I apparently should have given them a title, but I didn’t. So we ended up with this rather unwieldy thing:
I’m pleased, though, that the online version of the article includes a baker’s dozen of the photographs that Bill furnished for prior columns. They were often very valuable.
This is one of the respects in which my solo continuation of the Hamblin/Peterson column will be relatively impoverished: I’m simply not a photographer. Many years ago, I went down into the jungle of lowland Guatemala, in the Petén Basin, to accompany supplies that the Maxwell Institute had been asked to provide for a BYU-involved archaeological dig that was going on at Piedras Negras. Among other preparations for the trip, including seeming gallons of insect repellant that proved to be remarkably ineffective, my wife furnished me with a new camera and many rolls of film. (It was, as I say, a very long time ago.) She told me to be sure of taking many photos. In the end, I came back with three — and, each time I took one, it was because I suddenly remembered my wife’s exhortation and thought to myself about how displeased she would be with me if I were to return without any pictures.
Bill should have been on that trip. He would have done it justice. And not only in terms of photography.
I miss him. I expect that I always will.
I share with you a very short but quite touching Iranian film — roughly 2.5 minutes in length and entitled Qarar-e Panjshanbe (Thursday Appointment) — that evidently won a recent award at an international film festival in Luxor, Egypt. It is the work of a twenty-year-old Iranian filmmaker by the name of Syed Mohammad Reza Kheradmand:
For those of you who may not understand Persian (aka Farsi) — there are likely one or two of you out there, and my own Persian is long rusty with little use — the older couple are playing a Persian poetry game. In it, each person has to recite a poem or a line of a poem that starts with the last letter of the previous person’s quotation. (The YouTube version is evidently missing an important couple of seconds at the beginning in which the woman asks her husband, “Give me one that starts with the letter ‘a’.” He obliges.) The piece recited in the film is a fourteenth-century love poem by the great Persian writer Hafez. It can be applied not just to romantic love for an individual but to the love of humanity more generally. And it can also be interpreted to suggest the importance of being kind to the living before we or they depart this life.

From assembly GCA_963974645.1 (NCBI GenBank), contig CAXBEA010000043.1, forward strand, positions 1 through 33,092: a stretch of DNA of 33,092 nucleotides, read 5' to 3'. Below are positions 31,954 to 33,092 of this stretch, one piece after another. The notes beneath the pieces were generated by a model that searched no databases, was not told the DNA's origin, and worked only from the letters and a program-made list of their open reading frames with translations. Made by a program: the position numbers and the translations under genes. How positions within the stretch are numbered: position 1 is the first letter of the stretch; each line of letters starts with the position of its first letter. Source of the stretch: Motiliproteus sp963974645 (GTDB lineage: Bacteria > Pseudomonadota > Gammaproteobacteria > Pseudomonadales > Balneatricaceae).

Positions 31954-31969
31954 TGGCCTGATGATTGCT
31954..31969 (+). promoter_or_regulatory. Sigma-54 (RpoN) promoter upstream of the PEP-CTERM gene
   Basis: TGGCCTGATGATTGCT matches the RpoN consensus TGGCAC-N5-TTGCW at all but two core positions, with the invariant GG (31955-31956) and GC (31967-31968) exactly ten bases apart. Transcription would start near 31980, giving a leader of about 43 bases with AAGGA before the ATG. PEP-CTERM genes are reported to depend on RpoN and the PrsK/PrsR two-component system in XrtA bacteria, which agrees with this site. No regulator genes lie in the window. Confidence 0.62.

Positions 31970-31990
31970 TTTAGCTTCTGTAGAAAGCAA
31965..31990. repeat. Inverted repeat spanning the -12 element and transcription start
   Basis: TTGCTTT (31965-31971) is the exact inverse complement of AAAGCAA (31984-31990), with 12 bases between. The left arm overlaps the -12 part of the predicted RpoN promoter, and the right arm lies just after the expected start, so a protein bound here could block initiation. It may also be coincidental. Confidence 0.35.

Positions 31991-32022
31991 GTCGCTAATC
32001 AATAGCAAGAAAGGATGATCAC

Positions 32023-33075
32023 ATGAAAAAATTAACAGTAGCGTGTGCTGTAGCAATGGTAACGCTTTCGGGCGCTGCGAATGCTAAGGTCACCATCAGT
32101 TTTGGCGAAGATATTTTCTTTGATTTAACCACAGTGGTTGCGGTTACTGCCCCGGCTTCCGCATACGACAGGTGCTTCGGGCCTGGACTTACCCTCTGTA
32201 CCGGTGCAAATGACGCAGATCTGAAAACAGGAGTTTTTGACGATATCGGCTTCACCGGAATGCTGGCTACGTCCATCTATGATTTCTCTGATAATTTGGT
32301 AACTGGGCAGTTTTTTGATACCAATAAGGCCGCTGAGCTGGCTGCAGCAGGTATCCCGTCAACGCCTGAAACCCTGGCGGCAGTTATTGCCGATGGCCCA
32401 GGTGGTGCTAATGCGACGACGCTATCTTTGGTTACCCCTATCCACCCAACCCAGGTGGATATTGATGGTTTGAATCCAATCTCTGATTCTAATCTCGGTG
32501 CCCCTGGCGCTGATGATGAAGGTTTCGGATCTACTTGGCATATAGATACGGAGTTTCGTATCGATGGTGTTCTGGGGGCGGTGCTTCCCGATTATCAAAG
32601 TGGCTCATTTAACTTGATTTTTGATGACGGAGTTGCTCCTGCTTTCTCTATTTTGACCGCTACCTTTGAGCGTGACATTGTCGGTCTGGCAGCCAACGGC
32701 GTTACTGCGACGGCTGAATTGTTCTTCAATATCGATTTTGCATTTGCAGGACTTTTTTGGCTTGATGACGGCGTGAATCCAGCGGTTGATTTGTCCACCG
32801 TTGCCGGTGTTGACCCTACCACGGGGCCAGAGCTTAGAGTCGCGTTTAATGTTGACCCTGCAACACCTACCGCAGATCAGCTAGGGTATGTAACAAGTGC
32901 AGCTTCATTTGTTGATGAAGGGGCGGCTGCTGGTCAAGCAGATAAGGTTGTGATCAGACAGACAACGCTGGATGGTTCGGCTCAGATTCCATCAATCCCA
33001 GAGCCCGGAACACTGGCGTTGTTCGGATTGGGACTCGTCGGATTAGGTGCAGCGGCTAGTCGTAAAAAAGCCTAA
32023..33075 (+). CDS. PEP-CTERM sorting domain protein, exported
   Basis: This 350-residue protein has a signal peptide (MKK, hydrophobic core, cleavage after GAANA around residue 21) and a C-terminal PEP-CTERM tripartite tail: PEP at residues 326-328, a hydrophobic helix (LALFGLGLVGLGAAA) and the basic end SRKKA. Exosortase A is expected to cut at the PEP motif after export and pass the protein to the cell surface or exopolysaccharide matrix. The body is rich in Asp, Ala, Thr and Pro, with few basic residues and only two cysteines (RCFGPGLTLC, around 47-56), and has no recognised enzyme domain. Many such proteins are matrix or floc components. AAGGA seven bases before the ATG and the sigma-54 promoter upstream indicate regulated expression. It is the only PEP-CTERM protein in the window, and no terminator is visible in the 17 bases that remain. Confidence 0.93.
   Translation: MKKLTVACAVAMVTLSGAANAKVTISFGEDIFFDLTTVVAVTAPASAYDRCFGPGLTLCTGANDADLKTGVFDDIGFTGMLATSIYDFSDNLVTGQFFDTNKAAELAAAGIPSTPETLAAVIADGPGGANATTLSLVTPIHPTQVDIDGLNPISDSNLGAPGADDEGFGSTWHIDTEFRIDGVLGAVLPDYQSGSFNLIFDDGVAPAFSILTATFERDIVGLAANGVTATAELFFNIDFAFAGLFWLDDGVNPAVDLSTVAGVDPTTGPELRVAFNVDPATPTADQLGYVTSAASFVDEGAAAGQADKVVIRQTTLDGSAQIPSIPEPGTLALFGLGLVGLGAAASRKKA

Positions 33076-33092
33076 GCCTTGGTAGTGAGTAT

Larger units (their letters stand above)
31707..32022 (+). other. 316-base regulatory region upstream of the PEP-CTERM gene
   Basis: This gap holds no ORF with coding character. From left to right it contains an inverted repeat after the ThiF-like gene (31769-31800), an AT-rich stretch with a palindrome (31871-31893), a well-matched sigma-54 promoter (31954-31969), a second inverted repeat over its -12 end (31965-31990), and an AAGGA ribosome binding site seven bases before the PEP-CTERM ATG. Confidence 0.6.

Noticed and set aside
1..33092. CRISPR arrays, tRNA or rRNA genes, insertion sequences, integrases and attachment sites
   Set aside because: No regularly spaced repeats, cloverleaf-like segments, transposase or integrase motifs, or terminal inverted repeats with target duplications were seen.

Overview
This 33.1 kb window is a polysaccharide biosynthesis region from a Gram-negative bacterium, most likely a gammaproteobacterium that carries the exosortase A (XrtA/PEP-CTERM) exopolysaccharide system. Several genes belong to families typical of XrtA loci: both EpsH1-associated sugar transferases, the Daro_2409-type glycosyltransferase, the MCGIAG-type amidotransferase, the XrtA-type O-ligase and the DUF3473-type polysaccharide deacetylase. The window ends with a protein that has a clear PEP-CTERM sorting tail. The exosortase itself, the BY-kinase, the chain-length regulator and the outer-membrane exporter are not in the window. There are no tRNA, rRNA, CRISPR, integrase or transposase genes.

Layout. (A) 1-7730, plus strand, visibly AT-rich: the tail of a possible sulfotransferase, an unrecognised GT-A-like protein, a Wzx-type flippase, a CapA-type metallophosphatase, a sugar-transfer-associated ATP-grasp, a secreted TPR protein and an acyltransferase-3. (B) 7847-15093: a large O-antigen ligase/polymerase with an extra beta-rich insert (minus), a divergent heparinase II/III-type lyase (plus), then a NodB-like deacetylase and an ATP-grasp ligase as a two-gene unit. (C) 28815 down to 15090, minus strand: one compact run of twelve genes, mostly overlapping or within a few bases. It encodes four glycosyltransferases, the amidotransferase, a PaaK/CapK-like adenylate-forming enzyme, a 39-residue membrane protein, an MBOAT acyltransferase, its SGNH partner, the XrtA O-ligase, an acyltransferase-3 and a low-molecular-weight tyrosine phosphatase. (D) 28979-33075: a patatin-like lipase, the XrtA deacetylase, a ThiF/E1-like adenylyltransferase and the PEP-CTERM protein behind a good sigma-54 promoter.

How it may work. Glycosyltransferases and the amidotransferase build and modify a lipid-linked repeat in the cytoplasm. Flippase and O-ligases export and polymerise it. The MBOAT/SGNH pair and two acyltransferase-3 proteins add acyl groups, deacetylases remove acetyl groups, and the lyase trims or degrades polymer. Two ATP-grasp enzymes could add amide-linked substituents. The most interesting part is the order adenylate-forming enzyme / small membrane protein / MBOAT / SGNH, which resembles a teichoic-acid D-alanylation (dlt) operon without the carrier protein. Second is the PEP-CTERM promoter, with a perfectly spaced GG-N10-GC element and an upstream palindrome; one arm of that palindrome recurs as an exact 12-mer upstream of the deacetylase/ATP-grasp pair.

Unfortunately, the poem is translated quite literally and not very well, so it likely won’t help you much. But there are one or two translated comments in the subtitles that will help to orient you, though they aren’t absolutely necessary for understanding the film’s basic point.
One quite minor and pedantic remark: Note how slowly and distinctly the couple recite Hafez’s poem. In my (very limited) experience with it, the Persian rhetorical/oratorical style is a language-learner’s dream: Very clear and very deliberate.
And one other note: Excellent films have been coming out of Iran for years now.